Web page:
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Come and see: “African writers and journalists”

Tourists in Asmara, Eritrea

Come and see: “African writers and journalists”
Simon Weldemichael
June 2019

The role of the intellectual in African life has been repeatedly debated throughout the history. Starting from the dark centuries of European colonization to neo colonization, the role of African intellectuals in the struggles for empowering African personality and dignity was hotly discussed. Africa had seen many intellectuals and leaders who become an arrowhead in the struggle for liberty and dignity. With mounting resistance and calls for independence, imperialists have proved that they will no longer conquer Africans by force of arms. They replaced the colonization with neo colonization on the assumption that they will continue exploiting Africans through the indigenous elite who were milking the colonial bottle. After independence almost all of Africa was running the risk of being trapped by the irresponsible political leaders and wordsmith intellectuals. Being wrongly managed and educated, in the first 50 years of independence, Africa lost its moral, intellectual and physical luster.

In 2015 as African countries commemorate the 50th anniversary of the OAU, H.E president Issaias Afewerki had stated his belief that “the tribulations of our past and the enormity of the multi-faceted challenges that we face at the present should not, in any way, eclipse Africa’s immense potential and higher prospects for vigorous, sustained, and all-rounded progress in the next fifty years.” He also acknowledged the changing effect of African diaspora to reverse the direction and challenge the assumptions of the dominant discourse about Africa.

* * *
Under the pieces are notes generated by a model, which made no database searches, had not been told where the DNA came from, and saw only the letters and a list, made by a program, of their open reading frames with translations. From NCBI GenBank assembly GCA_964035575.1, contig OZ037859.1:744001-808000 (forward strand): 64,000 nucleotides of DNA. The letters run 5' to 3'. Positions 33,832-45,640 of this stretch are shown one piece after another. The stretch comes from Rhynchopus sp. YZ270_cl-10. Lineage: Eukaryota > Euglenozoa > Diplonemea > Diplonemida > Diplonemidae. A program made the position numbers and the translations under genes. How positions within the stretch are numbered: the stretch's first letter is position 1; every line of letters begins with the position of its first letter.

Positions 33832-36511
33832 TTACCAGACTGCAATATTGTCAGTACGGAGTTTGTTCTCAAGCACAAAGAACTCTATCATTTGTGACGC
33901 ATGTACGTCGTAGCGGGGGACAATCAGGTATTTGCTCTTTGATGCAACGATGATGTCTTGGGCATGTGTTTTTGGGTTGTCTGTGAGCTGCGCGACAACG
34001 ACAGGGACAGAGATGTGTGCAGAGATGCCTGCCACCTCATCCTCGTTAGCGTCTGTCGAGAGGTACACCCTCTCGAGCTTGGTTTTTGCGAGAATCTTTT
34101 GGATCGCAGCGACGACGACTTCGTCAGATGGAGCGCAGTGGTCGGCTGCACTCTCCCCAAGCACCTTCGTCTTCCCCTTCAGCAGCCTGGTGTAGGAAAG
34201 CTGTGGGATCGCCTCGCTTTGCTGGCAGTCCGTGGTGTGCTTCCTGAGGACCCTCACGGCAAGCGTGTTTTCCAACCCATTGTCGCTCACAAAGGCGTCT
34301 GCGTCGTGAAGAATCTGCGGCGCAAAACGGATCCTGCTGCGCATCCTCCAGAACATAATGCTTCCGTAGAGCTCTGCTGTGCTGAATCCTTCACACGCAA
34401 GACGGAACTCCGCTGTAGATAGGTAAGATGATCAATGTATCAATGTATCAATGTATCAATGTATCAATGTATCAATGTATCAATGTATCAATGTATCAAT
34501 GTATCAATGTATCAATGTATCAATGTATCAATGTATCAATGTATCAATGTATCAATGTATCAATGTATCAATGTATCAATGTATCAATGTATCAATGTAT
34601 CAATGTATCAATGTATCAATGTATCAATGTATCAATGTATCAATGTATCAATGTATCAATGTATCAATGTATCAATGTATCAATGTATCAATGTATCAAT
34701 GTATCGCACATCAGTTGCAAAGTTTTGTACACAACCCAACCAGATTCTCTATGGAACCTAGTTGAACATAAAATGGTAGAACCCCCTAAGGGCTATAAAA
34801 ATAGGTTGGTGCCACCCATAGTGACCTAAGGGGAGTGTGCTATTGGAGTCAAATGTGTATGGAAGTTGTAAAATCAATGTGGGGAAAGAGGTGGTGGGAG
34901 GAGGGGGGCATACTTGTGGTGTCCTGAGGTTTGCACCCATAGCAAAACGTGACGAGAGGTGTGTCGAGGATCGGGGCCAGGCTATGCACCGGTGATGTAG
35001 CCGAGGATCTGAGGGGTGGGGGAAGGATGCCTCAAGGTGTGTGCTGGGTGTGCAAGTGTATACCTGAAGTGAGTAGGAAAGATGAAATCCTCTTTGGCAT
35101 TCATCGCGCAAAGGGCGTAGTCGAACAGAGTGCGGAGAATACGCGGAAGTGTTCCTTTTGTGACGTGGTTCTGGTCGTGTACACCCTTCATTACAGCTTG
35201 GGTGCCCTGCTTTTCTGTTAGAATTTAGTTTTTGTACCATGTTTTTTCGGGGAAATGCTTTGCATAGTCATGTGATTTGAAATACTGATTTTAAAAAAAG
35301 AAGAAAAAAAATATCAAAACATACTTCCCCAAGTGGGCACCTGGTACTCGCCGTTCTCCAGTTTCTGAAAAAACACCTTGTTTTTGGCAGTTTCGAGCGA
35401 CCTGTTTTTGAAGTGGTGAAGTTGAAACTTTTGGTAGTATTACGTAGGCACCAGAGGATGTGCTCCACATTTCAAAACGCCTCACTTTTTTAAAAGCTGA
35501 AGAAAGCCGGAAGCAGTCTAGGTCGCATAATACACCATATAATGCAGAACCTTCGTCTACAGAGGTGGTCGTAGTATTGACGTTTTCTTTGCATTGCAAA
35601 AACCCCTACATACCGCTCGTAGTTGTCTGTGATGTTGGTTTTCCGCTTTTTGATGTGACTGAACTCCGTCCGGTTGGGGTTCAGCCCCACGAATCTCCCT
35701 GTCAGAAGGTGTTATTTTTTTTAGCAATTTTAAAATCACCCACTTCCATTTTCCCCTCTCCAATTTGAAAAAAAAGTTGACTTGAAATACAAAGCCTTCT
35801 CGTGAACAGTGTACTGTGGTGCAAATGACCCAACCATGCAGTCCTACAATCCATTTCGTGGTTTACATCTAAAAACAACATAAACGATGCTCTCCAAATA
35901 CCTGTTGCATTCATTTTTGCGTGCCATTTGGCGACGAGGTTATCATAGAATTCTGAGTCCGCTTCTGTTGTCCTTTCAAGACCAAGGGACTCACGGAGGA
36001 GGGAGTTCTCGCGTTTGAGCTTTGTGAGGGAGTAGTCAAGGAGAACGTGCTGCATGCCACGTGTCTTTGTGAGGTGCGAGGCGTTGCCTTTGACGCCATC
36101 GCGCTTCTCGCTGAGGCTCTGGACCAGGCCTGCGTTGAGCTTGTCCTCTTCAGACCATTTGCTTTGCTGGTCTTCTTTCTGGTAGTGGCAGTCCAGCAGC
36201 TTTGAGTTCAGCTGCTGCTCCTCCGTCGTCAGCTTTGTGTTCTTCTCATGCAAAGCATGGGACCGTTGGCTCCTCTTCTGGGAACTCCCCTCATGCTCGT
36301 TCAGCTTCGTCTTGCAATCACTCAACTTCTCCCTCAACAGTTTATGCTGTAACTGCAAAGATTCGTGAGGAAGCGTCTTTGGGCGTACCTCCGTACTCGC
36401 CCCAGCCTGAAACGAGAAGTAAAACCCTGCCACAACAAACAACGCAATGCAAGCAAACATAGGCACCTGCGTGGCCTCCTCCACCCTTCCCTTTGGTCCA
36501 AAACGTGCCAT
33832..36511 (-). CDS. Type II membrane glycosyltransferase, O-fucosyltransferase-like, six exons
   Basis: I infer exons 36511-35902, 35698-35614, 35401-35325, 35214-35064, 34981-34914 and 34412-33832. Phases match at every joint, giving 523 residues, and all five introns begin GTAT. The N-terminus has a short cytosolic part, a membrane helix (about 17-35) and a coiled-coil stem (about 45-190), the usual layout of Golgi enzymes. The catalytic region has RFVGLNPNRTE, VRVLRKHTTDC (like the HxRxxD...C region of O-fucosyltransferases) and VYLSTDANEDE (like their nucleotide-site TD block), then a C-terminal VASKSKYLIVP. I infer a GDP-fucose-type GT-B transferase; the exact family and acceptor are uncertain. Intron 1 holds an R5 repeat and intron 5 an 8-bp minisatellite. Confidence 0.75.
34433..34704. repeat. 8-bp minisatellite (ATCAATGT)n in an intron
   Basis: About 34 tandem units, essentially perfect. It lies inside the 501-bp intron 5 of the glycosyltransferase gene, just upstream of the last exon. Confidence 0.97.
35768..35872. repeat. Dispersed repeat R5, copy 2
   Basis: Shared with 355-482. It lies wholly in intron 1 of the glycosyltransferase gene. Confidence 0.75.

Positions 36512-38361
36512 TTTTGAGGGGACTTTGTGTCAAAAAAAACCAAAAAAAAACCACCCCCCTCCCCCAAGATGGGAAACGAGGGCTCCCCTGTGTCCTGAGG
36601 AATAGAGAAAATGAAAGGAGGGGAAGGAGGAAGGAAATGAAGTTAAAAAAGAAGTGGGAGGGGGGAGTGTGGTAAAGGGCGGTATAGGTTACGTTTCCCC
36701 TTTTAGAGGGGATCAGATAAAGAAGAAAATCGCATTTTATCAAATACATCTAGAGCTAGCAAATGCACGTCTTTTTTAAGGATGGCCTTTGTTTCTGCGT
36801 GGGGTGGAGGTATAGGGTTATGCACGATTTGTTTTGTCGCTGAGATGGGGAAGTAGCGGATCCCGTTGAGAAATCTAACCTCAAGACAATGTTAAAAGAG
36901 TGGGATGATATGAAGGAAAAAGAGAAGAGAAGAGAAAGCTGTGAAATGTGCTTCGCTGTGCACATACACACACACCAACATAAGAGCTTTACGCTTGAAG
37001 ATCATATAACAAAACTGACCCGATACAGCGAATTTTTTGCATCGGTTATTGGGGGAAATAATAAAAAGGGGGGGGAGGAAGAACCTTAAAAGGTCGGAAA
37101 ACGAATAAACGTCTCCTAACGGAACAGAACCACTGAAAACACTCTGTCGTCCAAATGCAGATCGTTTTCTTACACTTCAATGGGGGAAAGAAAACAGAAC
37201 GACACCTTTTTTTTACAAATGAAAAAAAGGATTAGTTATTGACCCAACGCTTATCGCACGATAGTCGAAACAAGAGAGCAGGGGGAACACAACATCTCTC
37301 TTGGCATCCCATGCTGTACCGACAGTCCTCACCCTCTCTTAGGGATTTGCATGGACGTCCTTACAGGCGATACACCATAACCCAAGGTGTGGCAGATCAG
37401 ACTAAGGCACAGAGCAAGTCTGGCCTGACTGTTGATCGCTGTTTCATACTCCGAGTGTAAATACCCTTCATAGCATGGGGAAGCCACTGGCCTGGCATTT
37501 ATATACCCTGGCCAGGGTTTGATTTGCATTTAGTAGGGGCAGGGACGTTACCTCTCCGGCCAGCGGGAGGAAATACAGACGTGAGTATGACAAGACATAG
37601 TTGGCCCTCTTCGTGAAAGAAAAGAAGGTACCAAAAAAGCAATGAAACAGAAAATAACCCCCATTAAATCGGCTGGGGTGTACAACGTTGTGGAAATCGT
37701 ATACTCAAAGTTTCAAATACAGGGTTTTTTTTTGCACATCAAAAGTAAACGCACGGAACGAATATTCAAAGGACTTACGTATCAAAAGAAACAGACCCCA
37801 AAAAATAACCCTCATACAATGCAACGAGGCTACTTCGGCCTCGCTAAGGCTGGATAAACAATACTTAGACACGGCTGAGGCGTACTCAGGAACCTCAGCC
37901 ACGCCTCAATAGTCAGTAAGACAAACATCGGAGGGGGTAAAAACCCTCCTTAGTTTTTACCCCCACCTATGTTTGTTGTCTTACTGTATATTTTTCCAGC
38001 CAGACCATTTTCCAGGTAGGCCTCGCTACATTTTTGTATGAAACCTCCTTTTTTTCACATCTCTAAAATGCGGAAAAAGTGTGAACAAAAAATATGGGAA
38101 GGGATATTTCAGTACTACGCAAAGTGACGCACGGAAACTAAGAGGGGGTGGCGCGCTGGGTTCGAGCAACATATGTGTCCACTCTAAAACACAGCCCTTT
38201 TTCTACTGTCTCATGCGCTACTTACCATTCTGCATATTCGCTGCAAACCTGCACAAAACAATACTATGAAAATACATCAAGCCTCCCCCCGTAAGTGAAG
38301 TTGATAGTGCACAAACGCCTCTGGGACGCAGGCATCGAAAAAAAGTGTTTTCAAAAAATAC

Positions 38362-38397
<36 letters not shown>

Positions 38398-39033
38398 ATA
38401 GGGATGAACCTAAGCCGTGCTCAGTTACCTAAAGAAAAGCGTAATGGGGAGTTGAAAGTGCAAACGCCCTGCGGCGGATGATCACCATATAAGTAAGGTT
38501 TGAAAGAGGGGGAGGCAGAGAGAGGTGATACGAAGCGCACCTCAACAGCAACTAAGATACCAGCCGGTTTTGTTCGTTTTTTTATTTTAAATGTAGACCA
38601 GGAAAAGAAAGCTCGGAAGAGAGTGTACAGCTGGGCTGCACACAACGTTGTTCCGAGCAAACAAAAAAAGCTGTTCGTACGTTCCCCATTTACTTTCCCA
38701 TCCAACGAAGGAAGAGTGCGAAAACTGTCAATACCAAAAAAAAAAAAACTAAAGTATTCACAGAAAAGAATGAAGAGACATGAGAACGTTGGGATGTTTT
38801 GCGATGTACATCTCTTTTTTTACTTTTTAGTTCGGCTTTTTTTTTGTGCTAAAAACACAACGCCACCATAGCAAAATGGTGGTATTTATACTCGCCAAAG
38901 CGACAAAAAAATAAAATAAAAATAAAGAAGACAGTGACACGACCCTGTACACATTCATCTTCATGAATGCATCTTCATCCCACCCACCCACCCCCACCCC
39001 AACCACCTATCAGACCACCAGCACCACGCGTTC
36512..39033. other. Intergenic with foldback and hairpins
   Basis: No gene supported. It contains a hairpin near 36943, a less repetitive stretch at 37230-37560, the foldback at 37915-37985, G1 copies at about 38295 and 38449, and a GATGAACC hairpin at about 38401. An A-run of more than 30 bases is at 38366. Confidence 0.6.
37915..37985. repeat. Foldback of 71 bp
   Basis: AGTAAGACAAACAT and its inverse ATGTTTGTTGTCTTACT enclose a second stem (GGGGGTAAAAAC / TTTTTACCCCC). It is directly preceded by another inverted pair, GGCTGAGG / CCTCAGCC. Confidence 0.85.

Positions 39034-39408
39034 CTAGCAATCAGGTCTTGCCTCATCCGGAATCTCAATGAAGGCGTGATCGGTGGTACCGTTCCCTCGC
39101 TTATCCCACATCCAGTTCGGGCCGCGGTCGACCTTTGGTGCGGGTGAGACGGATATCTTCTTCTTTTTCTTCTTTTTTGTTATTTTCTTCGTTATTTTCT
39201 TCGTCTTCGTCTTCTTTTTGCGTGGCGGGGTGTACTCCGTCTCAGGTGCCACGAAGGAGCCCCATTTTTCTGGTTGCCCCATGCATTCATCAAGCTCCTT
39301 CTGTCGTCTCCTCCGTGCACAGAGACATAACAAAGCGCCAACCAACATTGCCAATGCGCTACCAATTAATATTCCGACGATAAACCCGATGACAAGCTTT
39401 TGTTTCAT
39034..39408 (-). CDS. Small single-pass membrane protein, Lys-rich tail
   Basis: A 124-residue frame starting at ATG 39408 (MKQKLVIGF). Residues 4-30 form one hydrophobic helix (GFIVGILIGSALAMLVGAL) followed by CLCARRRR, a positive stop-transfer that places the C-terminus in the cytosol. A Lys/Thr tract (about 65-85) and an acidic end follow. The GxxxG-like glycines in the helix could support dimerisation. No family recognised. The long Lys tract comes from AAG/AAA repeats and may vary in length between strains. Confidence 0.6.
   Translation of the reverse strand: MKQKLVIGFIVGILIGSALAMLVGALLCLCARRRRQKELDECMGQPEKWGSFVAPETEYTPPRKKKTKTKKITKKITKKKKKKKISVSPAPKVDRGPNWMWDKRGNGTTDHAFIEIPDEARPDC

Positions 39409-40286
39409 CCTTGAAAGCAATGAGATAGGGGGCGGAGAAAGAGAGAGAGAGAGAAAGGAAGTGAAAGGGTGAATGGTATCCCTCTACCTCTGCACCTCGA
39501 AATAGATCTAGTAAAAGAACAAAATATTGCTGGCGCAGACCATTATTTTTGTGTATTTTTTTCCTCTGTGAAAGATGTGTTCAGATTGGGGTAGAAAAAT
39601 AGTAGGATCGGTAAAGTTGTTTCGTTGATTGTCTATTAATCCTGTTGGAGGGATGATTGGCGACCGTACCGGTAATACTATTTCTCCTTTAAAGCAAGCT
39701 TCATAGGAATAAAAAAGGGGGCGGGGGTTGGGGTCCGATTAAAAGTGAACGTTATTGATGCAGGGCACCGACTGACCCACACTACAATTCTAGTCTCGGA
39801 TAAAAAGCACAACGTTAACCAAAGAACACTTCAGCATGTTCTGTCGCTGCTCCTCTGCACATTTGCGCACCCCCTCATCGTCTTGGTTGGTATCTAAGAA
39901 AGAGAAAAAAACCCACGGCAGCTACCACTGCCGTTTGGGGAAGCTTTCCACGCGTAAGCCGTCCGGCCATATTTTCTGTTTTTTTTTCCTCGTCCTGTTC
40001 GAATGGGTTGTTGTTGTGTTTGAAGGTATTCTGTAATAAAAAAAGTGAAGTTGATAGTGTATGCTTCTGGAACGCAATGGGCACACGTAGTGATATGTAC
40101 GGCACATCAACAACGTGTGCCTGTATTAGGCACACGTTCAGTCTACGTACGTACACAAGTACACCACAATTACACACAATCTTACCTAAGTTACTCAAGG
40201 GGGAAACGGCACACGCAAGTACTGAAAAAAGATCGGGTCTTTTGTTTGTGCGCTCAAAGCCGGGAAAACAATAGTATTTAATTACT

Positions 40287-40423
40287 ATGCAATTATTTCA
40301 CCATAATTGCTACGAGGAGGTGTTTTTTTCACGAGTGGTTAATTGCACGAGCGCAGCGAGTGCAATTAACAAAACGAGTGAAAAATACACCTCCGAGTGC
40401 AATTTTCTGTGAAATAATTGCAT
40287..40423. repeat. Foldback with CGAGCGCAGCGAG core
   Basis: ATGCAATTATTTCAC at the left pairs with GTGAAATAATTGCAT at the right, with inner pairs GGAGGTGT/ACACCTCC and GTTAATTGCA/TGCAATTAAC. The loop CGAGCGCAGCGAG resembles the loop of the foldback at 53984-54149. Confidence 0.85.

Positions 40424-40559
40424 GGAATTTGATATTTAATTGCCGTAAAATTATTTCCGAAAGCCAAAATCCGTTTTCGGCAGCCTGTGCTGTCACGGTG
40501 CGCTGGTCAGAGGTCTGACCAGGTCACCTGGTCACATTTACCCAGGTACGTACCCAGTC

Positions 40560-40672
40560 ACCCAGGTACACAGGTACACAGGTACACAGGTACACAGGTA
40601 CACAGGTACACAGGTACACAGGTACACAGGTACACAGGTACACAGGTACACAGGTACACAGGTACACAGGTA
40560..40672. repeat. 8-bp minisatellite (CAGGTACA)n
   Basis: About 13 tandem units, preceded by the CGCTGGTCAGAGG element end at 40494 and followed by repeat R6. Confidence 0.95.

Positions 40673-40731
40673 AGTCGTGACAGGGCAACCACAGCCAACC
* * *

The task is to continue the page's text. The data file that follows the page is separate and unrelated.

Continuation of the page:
During the long and bitter struggle for identity and dignity, Eritrean intellectuals have fought on the side of the oppressed people of Eritrea. They endure an unfamiliar weight of burden that proved their intellectual strength. During the dark period of Ethiopian colonization, Eritrean intellectuals from prestigious eastern and western universities joined the struggle and paid the ultimate sacrifice for justice and independence. Almost all of the present higher officials of the government of Eritrea, who had previously spent decades in Sahel, were of high educational caliber. They also produced a rich wealth of knowledge to Eritrean society. They live, fight and die togather with all sections of Eritrean society.

With very few exceptions, Eritrean intellectuals were and still are revolutionaries in their orientation. During the struggle for independence the revolutionary intellectuals in Eritrea play a vanguard role and serve as a link between the leading organization and the people. The literati of Eritrea are heroic figures who have provided inspiration and direction to confront the real condition of Eritrea. In fact there are few intellectual, to use Beyene Haile’s phrase ‘qelem qemes’ who have done nothing good for Eritrean society. They were dissociated from the Eritrean public and they tend to look down simply because they have a certain amount of knowledge. Their arrogance and contempt pushed them too far to the extreme edge of betrayal. A scholar who is subjective, individualistic, impractical in the thinking and irresolute in action can benefit no one.